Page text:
But a whispering backlash appears to be gaining a serious listen. A new book by cancer survivor Elaine Ratner "The Feisty Woman's Breast Cancer Book," argues that breast cancer publicity is scaring women away from testing, a point that rang true for fellow survivor Jane E. Brody, who asked in the New York Times if victims had induced "a paralyzing fear" into the public domain.

Hackbart and Norlach would seem to beg for more not less publicity, but in stressing that men are being hurt by being forgotten, they too question the assumption that breast cancer is simply "a woman's worst nightmare."

Men can feel comforted by the lack of evidence that male breast cancer is on the rise, and by the low incidence numbers. But every mother or father with breast cancer increases their children's chances of developing it. Daughters, because of the greater tissue mass and because of estrogen, which is also a contributing factor, run a higher risk, but sons do not escape the genetics.

Also, men and the male breast bear special burdens. Because there is less breast tissue to attack, tumors that form there jump more quickly, first to the nipple then to other areas of the body.

That makes early detection is even more important. The male psyche, however, makes it more problematic. Apparently we simply aren't used to scrutinizing our own busts.

"Some men ignore breast lumps or attribute them to an infection or some other cause, and they do not get medical treatment until the mass has grown significantly," wrote researchers at the American Cancer Society. "Also, some men who think breast lumps occur only in women are embarrassed about finding one, and worry that someone might question their masculinity."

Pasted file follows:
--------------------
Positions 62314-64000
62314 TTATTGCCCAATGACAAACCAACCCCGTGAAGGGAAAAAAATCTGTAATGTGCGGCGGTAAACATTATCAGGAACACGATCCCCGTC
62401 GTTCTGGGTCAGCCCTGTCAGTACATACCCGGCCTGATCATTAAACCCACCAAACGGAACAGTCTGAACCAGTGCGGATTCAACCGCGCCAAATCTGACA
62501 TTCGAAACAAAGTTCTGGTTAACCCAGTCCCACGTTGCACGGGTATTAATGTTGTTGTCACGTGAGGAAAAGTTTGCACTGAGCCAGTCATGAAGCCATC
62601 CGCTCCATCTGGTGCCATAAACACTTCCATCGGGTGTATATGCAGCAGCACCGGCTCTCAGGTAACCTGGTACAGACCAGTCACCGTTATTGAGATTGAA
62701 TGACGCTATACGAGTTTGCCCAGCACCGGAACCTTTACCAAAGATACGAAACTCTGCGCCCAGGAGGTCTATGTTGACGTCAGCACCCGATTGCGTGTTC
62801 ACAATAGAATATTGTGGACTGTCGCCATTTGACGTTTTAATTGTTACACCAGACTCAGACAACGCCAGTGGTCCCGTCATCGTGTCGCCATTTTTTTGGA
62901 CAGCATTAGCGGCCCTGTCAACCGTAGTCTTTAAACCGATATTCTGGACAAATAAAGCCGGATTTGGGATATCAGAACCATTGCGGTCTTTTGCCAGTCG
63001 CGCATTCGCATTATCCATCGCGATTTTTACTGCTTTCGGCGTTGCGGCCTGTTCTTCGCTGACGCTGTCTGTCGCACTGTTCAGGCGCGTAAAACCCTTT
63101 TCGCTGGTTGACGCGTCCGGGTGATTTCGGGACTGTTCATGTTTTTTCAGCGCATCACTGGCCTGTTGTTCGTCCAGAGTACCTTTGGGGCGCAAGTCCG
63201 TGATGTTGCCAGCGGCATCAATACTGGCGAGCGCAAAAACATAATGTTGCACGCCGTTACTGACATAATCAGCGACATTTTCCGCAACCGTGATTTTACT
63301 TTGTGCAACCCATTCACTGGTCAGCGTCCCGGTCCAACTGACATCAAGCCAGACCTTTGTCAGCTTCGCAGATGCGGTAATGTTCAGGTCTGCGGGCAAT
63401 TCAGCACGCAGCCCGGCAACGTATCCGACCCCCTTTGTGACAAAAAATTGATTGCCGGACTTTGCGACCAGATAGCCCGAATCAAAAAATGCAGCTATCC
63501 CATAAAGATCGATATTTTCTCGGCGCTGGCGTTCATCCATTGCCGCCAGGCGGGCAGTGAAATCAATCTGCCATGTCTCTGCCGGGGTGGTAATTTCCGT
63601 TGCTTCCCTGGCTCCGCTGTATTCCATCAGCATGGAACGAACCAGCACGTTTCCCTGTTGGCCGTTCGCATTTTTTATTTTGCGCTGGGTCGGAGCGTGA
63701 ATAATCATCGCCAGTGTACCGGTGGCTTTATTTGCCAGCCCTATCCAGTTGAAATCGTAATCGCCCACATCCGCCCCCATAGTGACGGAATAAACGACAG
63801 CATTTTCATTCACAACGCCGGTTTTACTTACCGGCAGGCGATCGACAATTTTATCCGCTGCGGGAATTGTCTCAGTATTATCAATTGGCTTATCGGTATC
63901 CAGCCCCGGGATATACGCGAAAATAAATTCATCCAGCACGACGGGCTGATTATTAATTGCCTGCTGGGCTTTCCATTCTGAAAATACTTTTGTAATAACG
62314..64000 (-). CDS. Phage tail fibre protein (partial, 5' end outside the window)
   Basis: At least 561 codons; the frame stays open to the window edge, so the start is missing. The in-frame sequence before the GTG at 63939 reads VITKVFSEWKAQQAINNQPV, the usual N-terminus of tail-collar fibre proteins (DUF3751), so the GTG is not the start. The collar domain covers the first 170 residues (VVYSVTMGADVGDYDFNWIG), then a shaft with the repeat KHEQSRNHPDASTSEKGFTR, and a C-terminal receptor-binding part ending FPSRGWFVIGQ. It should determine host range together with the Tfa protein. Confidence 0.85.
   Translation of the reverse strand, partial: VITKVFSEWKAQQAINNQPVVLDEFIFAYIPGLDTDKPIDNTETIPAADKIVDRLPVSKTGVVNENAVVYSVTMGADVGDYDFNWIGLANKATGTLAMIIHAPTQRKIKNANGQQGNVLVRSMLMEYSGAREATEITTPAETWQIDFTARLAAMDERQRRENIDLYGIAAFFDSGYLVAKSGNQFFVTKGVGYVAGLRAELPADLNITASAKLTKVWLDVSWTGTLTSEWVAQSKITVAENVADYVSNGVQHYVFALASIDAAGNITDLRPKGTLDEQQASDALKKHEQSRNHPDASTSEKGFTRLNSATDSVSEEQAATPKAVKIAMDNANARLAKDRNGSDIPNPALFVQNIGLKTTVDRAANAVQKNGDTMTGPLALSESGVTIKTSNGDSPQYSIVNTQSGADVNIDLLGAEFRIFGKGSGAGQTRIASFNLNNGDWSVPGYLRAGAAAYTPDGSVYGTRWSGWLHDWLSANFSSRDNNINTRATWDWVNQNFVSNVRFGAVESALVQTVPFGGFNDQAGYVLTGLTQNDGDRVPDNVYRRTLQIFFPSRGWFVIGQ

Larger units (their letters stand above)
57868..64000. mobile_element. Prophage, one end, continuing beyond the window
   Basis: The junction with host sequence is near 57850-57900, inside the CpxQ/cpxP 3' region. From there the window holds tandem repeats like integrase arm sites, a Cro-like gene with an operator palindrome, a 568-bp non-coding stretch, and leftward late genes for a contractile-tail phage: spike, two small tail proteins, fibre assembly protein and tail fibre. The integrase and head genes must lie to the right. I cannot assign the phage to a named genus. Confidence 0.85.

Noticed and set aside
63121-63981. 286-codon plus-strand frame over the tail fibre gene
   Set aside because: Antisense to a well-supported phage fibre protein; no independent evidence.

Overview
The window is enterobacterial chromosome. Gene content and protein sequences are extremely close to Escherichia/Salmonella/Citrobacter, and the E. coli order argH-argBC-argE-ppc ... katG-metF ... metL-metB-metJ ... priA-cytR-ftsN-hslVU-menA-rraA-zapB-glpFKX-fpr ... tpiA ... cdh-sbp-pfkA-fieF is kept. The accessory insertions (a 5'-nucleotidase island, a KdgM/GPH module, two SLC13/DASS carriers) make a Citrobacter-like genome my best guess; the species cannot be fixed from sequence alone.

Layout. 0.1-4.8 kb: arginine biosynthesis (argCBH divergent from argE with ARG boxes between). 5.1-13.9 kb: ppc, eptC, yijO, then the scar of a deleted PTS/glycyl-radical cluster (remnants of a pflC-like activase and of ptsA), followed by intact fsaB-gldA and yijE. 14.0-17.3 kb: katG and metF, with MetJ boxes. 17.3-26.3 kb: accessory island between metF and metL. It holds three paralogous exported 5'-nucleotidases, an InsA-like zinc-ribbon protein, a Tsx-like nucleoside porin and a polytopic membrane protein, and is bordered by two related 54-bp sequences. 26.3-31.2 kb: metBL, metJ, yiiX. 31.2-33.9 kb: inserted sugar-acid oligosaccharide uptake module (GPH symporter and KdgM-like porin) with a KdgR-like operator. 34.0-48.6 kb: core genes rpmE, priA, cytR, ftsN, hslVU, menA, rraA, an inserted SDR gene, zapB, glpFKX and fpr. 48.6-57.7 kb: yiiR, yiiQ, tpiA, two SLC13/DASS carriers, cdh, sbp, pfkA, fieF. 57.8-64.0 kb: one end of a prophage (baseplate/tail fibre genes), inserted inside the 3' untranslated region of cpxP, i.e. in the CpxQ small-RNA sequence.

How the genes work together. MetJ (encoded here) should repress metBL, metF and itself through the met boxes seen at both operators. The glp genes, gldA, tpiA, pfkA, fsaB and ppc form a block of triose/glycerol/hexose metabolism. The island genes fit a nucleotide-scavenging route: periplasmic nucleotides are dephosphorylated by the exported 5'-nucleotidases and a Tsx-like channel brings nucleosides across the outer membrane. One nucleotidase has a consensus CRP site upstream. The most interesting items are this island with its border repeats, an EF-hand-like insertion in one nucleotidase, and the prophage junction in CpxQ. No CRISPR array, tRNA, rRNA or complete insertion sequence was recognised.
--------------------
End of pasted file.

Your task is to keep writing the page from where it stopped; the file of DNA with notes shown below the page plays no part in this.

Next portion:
Few have spoken so boldly to Hackbart. The same has proven true for Norlach, despite his less-intimidating 170-pound frame.

But now that both men have only one breast, stares are common. Neither seems to mind. Their cancers have not spread, prognoses remain positive though neither has reached the five-year mark that connotes a cure.

"I'm doing as well as could be expected," Norlach stressed, noting that when asked, he speaks openly about the surgery and the physical changes, including three months of rehabilitation for his arm. And when Hackbart feels eyes boring into his chest at the gym in Boulder, Colo., he addresses the subject quickly, removing the cultural corset of masculinity to let his story hang out.

Ultimately, both men have accepted that their breasts -- or lack thereof -- have become their most personal and boldest billboards. Whenever the looks or questions come, the word goes out: Breast cancer is not just a woman's disease.

"I guess my alternative is to get a tattoo and maybe plastic surgery," Hackbart said in an interview with the Denver Post. "I guess I'd probably have them put 'I survived.'"

By Damien Cave

Damien Cave is an associate editor at Rolling Stone and a contributing writer at Salon.